This isolated black hole is roaming our Milky Way galaxy
A black hole several times the mass of our Sun is drifting through our Milky Way galaxy. The black hole, which is the crushed remnant of a massive star that exploded as a supernova, lies about 5,000 light-years away, in the Carina-Sagittarius spiral arm of our galaxy.
Earlier this year, NASA's Hubble Space Telescope provided direct evidence for a lone black hole drifting through interstellar space by a precise mass measurement of the phantom object. Though an estimated 100 million isolated black holes roam our galaxy, finding the telltale signature of one is a needle-in-haystack search for Hubble astronomers.
The measurements indicated that the black hole weighs seven solar masses and is travelling across the galaxy at 100,000 miles per hour (160,000 kilometers per hour) that's fast enough to travel from Earth to the Moon in less than three hours.
This black hole is on the move!Hubble found evidence of an isolated black hole roaming around the Milky Way.It's estimated that there are about 100 million black holes like this that are drifting through our galaxy: https://t.co/IfE44DD79sHappy #BlackHoleFriday! pic.twitter.com/KOGLKjcQNl— Hubble (@NASAHubble) November 25, 2022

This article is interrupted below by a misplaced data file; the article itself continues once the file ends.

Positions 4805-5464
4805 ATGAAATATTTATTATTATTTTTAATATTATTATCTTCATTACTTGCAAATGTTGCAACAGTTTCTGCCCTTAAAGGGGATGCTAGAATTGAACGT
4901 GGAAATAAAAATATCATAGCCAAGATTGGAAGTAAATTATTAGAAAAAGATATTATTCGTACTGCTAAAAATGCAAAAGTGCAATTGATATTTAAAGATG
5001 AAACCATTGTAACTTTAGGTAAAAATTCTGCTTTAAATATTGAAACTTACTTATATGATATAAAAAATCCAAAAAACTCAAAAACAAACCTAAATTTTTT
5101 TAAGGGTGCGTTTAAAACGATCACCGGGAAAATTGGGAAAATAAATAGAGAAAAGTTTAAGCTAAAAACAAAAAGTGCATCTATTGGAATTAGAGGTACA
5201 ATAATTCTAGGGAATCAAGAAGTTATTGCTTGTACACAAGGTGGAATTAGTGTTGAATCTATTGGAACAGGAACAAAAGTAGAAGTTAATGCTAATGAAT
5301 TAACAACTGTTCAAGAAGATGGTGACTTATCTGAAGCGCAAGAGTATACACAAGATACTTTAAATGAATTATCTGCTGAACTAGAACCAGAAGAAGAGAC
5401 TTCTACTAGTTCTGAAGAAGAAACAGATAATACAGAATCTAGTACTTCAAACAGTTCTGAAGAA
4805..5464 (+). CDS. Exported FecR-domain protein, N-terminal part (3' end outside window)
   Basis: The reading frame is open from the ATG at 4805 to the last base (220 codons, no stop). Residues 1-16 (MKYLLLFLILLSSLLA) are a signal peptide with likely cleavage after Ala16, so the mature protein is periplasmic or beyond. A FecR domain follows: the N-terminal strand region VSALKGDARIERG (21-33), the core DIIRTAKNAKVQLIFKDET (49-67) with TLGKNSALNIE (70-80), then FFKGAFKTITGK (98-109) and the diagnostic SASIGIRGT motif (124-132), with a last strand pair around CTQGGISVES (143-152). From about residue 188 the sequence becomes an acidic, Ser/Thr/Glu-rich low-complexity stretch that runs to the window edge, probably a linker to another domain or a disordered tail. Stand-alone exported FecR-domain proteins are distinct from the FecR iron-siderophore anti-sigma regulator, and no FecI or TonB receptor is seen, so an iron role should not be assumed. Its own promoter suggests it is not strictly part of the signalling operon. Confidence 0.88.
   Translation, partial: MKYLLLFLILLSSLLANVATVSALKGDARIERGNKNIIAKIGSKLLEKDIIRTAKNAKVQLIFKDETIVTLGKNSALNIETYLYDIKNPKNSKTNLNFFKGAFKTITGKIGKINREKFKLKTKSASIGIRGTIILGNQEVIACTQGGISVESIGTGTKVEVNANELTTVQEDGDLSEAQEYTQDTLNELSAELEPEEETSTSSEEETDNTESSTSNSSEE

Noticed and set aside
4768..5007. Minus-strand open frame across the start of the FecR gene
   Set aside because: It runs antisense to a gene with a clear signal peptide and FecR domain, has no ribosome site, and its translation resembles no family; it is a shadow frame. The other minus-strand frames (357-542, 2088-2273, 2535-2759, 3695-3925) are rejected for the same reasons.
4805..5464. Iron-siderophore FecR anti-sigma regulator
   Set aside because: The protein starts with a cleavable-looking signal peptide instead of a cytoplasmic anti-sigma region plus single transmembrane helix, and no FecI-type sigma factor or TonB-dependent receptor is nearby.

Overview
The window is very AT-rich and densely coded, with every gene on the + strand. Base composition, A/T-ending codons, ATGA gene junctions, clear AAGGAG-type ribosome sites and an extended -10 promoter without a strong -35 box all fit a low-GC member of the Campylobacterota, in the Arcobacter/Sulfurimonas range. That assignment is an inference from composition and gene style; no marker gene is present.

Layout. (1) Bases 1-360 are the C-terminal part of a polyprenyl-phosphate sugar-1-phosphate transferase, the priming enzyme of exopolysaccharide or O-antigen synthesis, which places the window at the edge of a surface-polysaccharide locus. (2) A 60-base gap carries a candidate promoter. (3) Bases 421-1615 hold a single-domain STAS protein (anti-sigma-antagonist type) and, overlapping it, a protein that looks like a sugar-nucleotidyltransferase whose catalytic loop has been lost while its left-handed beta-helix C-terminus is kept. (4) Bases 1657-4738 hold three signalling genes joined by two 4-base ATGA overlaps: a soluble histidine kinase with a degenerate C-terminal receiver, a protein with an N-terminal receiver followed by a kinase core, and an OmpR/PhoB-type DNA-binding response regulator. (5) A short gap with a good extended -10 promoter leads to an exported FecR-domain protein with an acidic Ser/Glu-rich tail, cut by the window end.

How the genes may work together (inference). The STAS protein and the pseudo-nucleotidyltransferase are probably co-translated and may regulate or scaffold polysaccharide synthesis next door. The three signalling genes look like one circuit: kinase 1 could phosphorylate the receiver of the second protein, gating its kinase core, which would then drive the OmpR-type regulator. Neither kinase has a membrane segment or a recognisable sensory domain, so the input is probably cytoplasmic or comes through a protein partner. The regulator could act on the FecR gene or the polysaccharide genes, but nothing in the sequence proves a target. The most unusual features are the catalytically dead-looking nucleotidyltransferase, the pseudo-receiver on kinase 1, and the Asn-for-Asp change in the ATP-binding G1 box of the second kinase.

The Hubble Space Telescope goes hunting for these black holes by looking for distortion in starlight as the black holes drift in front of background stars. In this case, the background star momentarily brightened, as first captured by the space observatory beginning in August 2011, and then faded back to normal brightness, as the foreground black hole drifted by.
The Hubble Space Telescope is a project of international cooperation between NASA and the European Space Agency (ESA).